Vivid Chill’s website says the store is open from 11 a.m.-8 p.m. Monday-Saturday and from noon to 6 p.m. on Sunday.


(Updated at 5:40 p.m.) The Mosaic District has reeled in a different kind of seafood restaurant.

Kreole, a new concept that blends flavors from Creole and Asian cuisines, will open in the Merrifield neighborhood tomorrow (Tuesday) next Monday (Oct. 23) at 2985 District Avenue, Unit 115. The news was first reported by Eater DC.

“We felt that there were no other concepts that connect the dirty south and far east in this area,” Kreole chef and owner Chad Sparrow said. “The food diversity in Mosaic has most things covered, but this hasn’t been done. We also think it will be a destination spot as so many ppl love seafood and the way we are preparing it is unique and bursting with flavor.”

Kreole takes the place of Junction Bar & Bistro, which opened last fall and comes from the same Alexandria-based restaurant group, Common Plate Hospitality.

Sparrow says the company determined it wasn’t “getting the legs that we had hoped for” from Junction, which still has locations in Alexandria, Capitol Hill and Chevy Chase. But Common Plate Hospitality is confident that Kreole will be a more successful catch for the Mosaic District.

“We thought that this concept is very different and would work better in this space,” Sparrow said.

Located next door to Urbano, a Tex-Mex eatery that also came from Common Plate, the 3,000-square-foot restaurant will have 90 indoor seats and 15 seats outside.

The menu consists of seafood “catches,” including crabs, lobster, shrimps, clams and oysters, that can be customized with different sauces, spice levels and add-ons, such as corn, potato, sticky rice or cajun fries. There are also some items like krispy wings and shaky beef that are designed to be shareable, along with soups and salads.

Hours of operation for the new restaurant will be 4-10 p.m. on Sunday through Thursday and 4 p.m. to midnight on Friday and Saturday.

Aerial Candy owner Candy Cantu practices on a lyra at the new Merrifield studio (courtesy Aerial Candy)

An aerial dance studio based in Maryland will swoop across state lines this fall with an expansion into Merrifield.

Aerial Candy is transforming an industrial space at 2801 Merrilee Drive that was being used for storage into a studio where dancers can train with aerial silks, hoops and other specialized equipment.

On track to open in November, the new studio will become the “main” location for Aerial Candy, which currently operates inside Takoma Park’s Dance Exchange, owner Candy Cantu says.

“This is a wonderful location because it’s right off of the highway and I actually live in Virginia,” Cantu told FFXnow. “…I wanted something kind of more central, a little bit more of like a hub where it’s easier to have access to because it’s off 495, it’s off 66, it’s next to the Metro, it’s close to D.C. So, it just is right at that perfect spot.”

Established in 2019, Aerial Candy offers classes for both adults and children 6 and up in what Cantu calls “circus arts,” including aerial hoops and silks — the kinds of acrobatics you might see at Cirque du Soleil.

In fact, Cantu was scheduled to show the new, roughly 2,800-square-foot space to some Cirque du Soleil performers last week in the hopes they may use it for future photoshoots or rehearsals. The circus has been in Tysons since early September with the debut of its new show “ECHO.”

“Because it’s so close to their show, it kind of works as a nice place for them to either do photos or get some extra rehearsal times in,” Cantu said.

In addition to introductory, intermediate and advanced classes on silks and aerial hoops, also known as lyras, the Merrifield studio will likely offer contortion and flexibility training and possibly a static trapeze class, Cantu says. There will also be open gym sessions.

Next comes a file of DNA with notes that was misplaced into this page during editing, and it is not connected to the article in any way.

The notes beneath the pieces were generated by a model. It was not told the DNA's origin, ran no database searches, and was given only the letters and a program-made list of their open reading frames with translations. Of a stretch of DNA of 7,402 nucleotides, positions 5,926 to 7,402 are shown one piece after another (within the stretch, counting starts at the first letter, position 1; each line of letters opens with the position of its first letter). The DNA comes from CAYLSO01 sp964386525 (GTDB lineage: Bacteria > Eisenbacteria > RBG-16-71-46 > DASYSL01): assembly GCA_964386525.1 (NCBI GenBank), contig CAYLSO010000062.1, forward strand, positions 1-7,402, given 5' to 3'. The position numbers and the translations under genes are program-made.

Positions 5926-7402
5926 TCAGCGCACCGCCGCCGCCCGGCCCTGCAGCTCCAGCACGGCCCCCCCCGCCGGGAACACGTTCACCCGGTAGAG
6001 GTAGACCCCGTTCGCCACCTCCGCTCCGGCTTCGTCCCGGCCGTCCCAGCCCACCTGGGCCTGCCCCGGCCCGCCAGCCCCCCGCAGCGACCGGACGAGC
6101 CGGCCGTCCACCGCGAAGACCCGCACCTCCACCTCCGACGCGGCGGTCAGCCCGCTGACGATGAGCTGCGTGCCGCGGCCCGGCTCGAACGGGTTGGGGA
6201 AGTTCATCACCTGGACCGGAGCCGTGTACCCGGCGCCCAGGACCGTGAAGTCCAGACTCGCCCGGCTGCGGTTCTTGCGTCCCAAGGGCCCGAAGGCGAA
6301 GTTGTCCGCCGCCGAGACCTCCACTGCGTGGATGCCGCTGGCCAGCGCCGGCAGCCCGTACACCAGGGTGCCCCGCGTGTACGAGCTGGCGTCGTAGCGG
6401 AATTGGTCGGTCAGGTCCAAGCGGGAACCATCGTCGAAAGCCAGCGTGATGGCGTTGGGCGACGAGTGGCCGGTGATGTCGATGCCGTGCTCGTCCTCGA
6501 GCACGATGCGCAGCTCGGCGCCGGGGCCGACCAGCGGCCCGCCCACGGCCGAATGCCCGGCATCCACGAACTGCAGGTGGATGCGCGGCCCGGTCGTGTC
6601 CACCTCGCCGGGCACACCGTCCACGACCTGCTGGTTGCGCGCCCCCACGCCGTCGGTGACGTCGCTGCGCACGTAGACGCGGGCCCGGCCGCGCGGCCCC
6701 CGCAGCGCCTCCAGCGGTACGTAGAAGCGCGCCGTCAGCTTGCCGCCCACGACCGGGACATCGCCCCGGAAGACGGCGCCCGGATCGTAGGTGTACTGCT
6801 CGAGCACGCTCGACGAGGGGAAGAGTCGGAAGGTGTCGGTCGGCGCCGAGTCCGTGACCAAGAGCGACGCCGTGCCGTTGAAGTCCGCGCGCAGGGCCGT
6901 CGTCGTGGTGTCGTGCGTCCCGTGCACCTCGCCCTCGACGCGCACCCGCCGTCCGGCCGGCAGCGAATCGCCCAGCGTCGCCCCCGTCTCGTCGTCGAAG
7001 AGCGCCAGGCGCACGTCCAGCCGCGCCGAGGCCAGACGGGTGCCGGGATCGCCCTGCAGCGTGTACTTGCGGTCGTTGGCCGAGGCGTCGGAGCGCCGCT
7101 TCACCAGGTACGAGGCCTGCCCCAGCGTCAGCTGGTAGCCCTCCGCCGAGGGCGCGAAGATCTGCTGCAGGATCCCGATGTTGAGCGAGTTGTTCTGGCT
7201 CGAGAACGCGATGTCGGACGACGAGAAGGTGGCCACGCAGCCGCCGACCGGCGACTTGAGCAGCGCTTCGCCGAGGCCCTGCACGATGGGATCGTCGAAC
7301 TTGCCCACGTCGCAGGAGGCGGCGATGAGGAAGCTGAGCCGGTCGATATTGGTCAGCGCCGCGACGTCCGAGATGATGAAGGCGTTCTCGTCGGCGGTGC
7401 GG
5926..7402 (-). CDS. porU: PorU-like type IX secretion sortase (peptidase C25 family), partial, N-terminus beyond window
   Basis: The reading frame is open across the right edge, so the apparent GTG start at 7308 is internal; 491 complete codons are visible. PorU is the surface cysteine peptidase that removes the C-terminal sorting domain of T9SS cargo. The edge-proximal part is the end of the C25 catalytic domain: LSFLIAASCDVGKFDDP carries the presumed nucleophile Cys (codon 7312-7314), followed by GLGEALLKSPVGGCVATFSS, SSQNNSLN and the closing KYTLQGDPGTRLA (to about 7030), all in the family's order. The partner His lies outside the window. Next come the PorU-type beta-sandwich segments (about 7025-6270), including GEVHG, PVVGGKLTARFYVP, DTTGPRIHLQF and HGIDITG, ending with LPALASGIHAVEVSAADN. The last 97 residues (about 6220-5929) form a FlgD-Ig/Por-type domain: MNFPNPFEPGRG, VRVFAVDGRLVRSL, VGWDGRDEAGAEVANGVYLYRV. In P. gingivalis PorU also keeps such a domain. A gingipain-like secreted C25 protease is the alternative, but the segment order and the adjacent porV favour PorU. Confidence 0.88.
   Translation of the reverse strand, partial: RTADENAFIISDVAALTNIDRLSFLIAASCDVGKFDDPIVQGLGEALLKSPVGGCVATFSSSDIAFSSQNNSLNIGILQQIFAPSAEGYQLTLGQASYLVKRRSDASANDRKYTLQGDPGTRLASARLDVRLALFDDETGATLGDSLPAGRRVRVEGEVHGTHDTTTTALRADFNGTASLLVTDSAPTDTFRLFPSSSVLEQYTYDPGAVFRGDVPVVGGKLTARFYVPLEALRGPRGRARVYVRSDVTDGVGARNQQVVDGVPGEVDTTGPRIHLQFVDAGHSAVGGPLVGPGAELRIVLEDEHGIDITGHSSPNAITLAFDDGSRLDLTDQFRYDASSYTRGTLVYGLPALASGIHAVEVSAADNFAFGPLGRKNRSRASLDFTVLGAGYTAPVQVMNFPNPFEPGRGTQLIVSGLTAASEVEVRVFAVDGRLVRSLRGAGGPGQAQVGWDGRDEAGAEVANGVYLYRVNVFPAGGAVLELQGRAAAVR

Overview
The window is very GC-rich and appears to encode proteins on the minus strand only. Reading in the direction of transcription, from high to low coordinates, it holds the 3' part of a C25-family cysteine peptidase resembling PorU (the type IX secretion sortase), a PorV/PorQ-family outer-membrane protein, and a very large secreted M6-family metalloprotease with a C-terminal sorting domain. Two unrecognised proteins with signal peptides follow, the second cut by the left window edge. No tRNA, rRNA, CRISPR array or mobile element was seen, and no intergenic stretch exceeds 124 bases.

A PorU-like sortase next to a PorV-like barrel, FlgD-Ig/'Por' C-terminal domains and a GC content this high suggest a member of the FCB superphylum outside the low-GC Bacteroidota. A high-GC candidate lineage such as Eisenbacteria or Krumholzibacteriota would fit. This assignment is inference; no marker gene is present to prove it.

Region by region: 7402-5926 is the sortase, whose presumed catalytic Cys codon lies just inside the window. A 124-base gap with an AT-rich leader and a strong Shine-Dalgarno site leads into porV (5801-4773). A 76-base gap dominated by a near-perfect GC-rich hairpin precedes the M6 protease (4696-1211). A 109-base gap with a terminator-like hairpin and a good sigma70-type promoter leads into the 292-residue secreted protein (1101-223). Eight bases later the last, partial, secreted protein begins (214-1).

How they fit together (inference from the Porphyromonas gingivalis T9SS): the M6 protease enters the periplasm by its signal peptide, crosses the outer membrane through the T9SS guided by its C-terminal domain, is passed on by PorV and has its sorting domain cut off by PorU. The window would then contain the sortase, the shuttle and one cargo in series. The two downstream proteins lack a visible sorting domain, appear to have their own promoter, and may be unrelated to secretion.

Cantu anticipates that having a second location will expand Aerial Candy to a new client base, but with the kids’ sessions at Takoma Park consistently filled to capacity, some patrons may shift over to Merrifield. Those who purchase a class pass or membership will be able to use them at either location.

As the studio build-out nears completion, including the installation of a mural by artist Christopher Lynch, Cantu says she’s excited to have a location closer to home and provide a creative space in an area where local artists are starting to find a foothold.

“There are some other studios that are slightly similar to what I’m trying to do, but I just think mine is going to be a little bit unique and different, and they’re so far and few in between,” Cantu said. “I’m just really excited about meeting all the people in the area. I’m really excited about building a community. That’s my favorite part.”

There’s now a continuous shared-use path along northbound Route 29 between Vaden Drive and Nutley Street (courtesy VDOT)

A ditch will no longer force pedestrians and bicyclists to ditch the shared path along Route 29 in Merrifield.

Construction has been substantially completed on a new, unbroken shared-use path spanning about one-third of a mile between Vaden Drive and Nutley Street, the Virginia Department of Transportation announced on Friday (Oct. 6).

The path replaces an asphalt sidewalk that abruptly ended at an Accotink Creek tributary that runs under the roadway. In addition to filling in some missing segments, the project added a central yellow line to the new trail and extended a box culvert over the tributary to support it.

In the works since spring 2019, construction on the improvements began in November 2022. The project cost an estimated $3.8 million, funded by local dollars and a concession fee that the I-66 Express Lanes operator agreed to provide as part of the Outside the Beltway toll lanes extension.

“Construction on the project…is now substantially complete, with minor work occurring in the coming weeks until final completion with minimal impacts,” VDOT said.

While the new path isn’t especially long, it provides a crucial connection for pedestrians and cyclists to the nearby Vienna Metro station and other area sidewalks and trails, including ones in Towers Park, VDOT says.

However, that accessibility still ends at Nutley Street, since the south side of Route 29 has no sidewalk east of the intersection.